7 Social Security Disability Myths Debunked
There’s a lot of information floating around out there about the Social Security disability program. Most people know at least one friend, family member, or co-worker who has received disability benefits or at least has heard about someone receiving it through the grapevine. The problem with information obtained through such methods is that it is often inaccurate, exaggerated, or misleading. It also gives rise to persistent myths that are at least partially untrue, which can discourage people who need benefits from applying for the program. The best place to obtain accurate information and dispel myths about the Social Security disability program is from a Baltimore Social Security disability lawyer.
1. You Have to Work for a Long Time Before You Can Be Eligible for Benefits
The Social Security disability program is available to all workers, not just well-seasoned ones. Eligibility for the program is based on the number of work credits the applicant has obtained over the course of his or her career, and the Social Security Administration (SSA) uses a sliding scale based on the applicant’s age. Generally, the older the worker, the more work credits he or she needs to qualify. In most cases, a worker will need to have worked the following number of years to meet the duration of work test:
- Before age 28: 1.5 years
- Age 30: 2 years
- Age 34: 3 years
- Age 38: 4 years
- Age 42: 5 years
- Age 44: 5.5 years
- Age 46: 6 years
- Age 48: 6.5 years
- Age 50: 7 years
- Age 52: 7.5 years
- Age 54: 8 years
- Age 56: 8.5 years
- Age 58: 9 years
- Age 60: 9.5 years
Keep in mind, however, that applicants must also meet the recent work test, which also varies by age. Contact a Baltimore Social Security disability lawyer for more information about these eligibility tests.
2. Social Security Disability Benefits Are Available Only for Physical Conditions
Social Security disability benefits are available for any disability that prevents the claimant from working for at least 12 months or is expected to result in death. That includes disabilities that are the result of mental health conditions. While those types of claims are generally harder to pursue than physical disability claims, the lack of a physical condition in itself does not doom a Social Security disability claim. Some common mental health conditions that are covered by the program include post-traumatic stress disorder (PTSD), bipolar disorder, schizophrenia, autism spectrum disorders, and eating disorders.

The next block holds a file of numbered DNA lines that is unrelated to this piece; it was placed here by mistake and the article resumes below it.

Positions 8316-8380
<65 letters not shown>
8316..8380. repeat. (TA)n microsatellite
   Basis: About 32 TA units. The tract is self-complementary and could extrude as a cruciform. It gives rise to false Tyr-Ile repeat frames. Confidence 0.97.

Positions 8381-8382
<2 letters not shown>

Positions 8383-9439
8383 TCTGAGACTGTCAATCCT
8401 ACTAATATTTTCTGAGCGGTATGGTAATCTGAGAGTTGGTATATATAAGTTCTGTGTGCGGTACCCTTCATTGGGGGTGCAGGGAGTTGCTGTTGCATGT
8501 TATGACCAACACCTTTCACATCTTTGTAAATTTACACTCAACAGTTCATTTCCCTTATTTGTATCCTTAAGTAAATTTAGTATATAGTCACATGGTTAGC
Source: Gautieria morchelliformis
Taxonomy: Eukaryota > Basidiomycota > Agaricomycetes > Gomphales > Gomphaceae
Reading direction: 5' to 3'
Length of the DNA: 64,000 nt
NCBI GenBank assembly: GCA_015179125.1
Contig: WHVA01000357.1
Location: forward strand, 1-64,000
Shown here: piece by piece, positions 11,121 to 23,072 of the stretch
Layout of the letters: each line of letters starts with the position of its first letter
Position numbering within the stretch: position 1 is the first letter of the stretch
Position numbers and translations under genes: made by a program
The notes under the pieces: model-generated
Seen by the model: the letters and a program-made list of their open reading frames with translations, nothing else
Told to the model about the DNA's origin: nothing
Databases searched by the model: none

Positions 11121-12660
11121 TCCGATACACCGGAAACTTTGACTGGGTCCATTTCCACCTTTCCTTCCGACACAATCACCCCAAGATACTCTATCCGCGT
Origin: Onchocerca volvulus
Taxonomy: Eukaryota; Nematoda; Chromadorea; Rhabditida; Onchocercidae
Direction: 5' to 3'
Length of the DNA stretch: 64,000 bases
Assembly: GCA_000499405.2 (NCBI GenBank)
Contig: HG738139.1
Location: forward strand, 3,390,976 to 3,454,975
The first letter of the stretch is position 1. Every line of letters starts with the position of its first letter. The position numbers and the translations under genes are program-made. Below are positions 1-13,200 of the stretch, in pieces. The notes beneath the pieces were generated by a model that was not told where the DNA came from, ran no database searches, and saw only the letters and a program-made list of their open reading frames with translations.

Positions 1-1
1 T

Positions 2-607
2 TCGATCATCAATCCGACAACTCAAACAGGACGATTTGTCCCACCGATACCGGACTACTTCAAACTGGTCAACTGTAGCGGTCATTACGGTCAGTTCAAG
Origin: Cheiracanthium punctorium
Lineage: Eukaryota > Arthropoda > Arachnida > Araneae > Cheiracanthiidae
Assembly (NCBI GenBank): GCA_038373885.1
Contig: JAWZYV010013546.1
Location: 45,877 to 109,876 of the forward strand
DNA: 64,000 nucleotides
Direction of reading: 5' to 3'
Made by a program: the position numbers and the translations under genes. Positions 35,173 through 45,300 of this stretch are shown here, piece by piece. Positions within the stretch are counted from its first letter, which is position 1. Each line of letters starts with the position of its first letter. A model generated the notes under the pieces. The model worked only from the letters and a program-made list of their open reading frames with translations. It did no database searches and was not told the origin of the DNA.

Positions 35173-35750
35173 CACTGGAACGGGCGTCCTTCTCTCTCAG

3. You Will Lose Your Benefits If You Work At All
Benefits under the Social Security disability program generally are intended for individuals who cannot work in the same capacity they did before they became disabled. However, that does not mean that recipients cannot ever work again. Social Security disability benefits are available for individuals who can no longer engage in “substantial gainful activity” (SGA) which generally refers to significant work activity for pay. SGA varies by claimant, but Social Security disability benefit recipients are allowed to work and continue to receive their benefits so long as their work activities do not rise above the SGA threshold. Please contact a Baltimore Social Security disability lawyer for more information about the interplay between disability benefits and employment.